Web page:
Pixelmator Pro ML Super Resolution vs Gigapixel

Here’s the article: https://www.pixelmator.com/blog/2019/12/17/all-about-the-new-ml-super-resolution-feature-in-pixelmator-pro/

It’s nice to see some competition in the AI/ML space, hopefully it will push Topaz to take advantage of Apple’s new chips with all of their products!

Does anyone here own both Gigapixel and Pixelmator Pro? I’d love to see a comparison!

When it comes to low-res photos, Gigapixel vs Pixelmator ML, Gigapixel is a monster at what it does. Perhaps by a factor of 20. Pixelmator ML isn’t even close - perhaps because of lack of details for the ML engine to process. However, when enhancing HQ photos with tons of details, both results look astonishing. However, Pixelmator comes out on top when you zoom in on the much finer details.

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To give you some perspective, a 4000x4000 HQ image was blown up by the ML to 32000x3200. To match that, I used Giga settings of 4X then adjust the size to 32000x32000. Settings: compression, face, auto. I then zoomed in both image equally until pixelation started to occur. It was Giga that started first, while ML engine managed to maintain quality even when zoomed in further.

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So is Pixelmator basically converting it into a very detailed vector?

It is still bitmapped – but both images will pixelate – as stated above, Giga caved first. It appears these posts does support image uploading – they are just not allowed. I do not have an image hosting account to link images.

I was curious so I looked at the website. This is only for Macs not Windows. Gigapixel works on both.

UPDATE: I did a few more images with Gig vs Pix and concluded that Pix is a very good competitor. Now, as for which product is superior (apart from Pix doing tons of other things) and provides the best enhancing and image quality for low-res images, the answer is neither.

I am overwhelmingly convinced that getting great results is image dependent – that is, every image is different, and the programs will interpret them differently, sometimes into a beautiful enlarged masterpiece – and sometimes not. It is important to note that Pix can scale by resolution as well as by size.

Based on those results, it seems the best path to upscaling to crystal clear high resolution images is storing high resolution image data as algorithm paint, then when these dynamics are detected in an image, paint the new image accordingly.

For example, gather hi-res data on eyes, skin, teeth, etc. When these items are detected in an image, apply the actual algorithm, perhaps with an overlay mix of the original to the new image. This is similar to clone painting where you copy a similar piece of skin and paste it over an acne in a portrait photo. So, the best way to get great hi-res skin, is to use hi-res skin as a resource to paint the new clone. Now, there are variables such as lighting, color and environment (dust, particles, etc) which can be added back in to create the image when present.

Otherwise, as you may have observed, eyes get washed out and dimmed when enlarged and you lose the light and brightness in their eyes, etc. Moreover, enhanced images should be brighter, more detailed, more realistic, etc. In doing so, we can best avoid photos that appeared to be hand drawn, the product of a machine, or something that just doesn’t look real.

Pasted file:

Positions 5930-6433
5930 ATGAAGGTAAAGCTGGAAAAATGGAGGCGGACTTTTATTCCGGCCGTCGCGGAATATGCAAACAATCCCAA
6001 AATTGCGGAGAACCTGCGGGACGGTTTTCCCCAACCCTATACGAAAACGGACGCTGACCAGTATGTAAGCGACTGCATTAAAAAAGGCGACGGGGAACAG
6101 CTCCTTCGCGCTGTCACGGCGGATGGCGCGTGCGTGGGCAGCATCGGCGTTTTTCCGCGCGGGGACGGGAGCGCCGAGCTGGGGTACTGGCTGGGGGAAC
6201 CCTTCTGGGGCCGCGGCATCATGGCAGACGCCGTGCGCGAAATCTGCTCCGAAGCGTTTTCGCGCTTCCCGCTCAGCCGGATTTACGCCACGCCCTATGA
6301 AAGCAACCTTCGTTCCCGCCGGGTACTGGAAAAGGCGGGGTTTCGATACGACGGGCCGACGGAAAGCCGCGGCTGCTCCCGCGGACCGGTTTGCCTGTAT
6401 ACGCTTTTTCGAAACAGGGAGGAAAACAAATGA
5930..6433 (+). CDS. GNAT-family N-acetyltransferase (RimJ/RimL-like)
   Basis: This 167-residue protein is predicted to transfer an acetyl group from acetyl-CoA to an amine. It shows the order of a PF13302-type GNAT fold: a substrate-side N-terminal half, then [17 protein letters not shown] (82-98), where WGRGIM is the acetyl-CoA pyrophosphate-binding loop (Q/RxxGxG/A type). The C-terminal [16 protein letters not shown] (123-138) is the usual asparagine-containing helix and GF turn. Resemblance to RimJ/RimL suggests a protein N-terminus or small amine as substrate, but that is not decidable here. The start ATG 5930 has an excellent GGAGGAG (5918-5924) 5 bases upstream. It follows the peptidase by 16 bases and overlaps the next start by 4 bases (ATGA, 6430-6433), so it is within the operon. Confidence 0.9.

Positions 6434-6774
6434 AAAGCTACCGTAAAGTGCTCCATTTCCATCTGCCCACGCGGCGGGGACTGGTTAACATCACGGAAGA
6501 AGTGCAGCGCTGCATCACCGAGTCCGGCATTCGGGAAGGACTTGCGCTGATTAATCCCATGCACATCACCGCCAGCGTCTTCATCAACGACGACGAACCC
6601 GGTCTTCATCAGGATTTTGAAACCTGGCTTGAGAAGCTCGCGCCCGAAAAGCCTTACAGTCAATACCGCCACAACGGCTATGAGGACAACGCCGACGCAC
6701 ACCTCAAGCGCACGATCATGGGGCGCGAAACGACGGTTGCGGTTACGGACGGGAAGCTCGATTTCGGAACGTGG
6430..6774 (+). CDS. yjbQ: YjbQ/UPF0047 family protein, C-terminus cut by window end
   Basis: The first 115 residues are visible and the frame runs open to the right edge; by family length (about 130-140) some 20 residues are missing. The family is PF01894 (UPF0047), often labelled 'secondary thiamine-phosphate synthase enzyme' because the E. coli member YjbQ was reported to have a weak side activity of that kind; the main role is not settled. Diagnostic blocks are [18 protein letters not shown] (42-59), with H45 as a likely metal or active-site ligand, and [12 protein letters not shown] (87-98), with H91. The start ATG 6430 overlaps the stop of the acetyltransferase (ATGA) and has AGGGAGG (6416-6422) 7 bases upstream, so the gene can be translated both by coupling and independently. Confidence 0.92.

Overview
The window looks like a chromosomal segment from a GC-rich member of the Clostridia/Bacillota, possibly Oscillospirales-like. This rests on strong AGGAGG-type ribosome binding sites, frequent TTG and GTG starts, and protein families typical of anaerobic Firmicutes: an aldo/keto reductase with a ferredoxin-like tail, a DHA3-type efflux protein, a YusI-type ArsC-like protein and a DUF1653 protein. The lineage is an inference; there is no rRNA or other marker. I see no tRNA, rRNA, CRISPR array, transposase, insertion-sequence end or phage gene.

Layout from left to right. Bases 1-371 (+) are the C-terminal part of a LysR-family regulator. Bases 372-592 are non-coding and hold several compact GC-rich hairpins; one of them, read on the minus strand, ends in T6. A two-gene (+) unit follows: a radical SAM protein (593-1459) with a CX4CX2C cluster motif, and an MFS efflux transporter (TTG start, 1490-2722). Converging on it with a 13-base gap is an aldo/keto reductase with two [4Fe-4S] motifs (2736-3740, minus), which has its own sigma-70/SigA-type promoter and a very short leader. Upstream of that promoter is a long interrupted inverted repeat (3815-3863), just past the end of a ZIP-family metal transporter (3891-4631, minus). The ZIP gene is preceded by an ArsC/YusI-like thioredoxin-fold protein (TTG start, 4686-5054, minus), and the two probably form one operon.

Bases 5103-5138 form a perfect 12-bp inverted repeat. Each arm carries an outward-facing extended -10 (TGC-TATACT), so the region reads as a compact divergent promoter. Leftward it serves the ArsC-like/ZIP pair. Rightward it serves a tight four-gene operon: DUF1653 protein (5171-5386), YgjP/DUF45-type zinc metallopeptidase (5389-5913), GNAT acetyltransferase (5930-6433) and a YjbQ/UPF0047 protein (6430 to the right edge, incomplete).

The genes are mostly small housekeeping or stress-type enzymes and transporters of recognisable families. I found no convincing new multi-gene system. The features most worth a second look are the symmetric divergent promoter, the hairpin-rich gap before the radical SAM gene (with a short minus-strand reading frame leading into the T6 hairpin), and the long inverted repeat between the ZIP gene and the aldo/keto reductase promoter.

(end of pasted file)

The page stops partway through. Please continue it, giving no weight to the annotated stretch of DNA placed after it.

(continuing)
@zelta77
You’re right.

But, the best solution is to use separate models for the face, trees or cars (and even for the face: eyes, mouth, hair, etc.). This is how the brain center works in humans (and not only). As an artist, I also deal with neural networks, but also neurology and AI programming, which is very useful :slight_smile: for this job.

Unfortunately, existing commercial upscaling solutions do not implement this complex processing in home applications because home computers are too weak to support all these resources. (Besides, you can’t require every photographer or graphic designer to install a cluster of computers in the basement just to get a better quality image calculated on a better model).

For this reason, until there are home quantum computers, the implementation of any neural networks for commercial applications of this complexity will always be a poor compromise between quality and convenience.

There are of course scientific works and even experimental applications, e.g. for painting or noise reduction, that detect the type of object, but this is still crude and expensive. And the client is looking for cheap and quick solutions, because the client is lazy.

Besides, many people are more about fun than worthwhile software, which is why there are so many stupid applications for phones (eg. Prisma like or Instagram, Tinder, hundreds or even thousands of such toys), and little valuable software for professionals.

Telephone developers have noticed this phenomenon and that is why there are more than a dozen worthless new toys for phones every day, because it gives money (subscription, advertising, or selling personal data and user activity).

However, there is very little valuable software, because you need to involve more people, time and money to do it. Well, from time immemorial, trash and kitsch always sell better, because that’s the nature of mankind.

That’s why I admire Topaz Labs that the company still makes such great programs and keeps improving them.

Regards from Poland,
Lech Balcerzak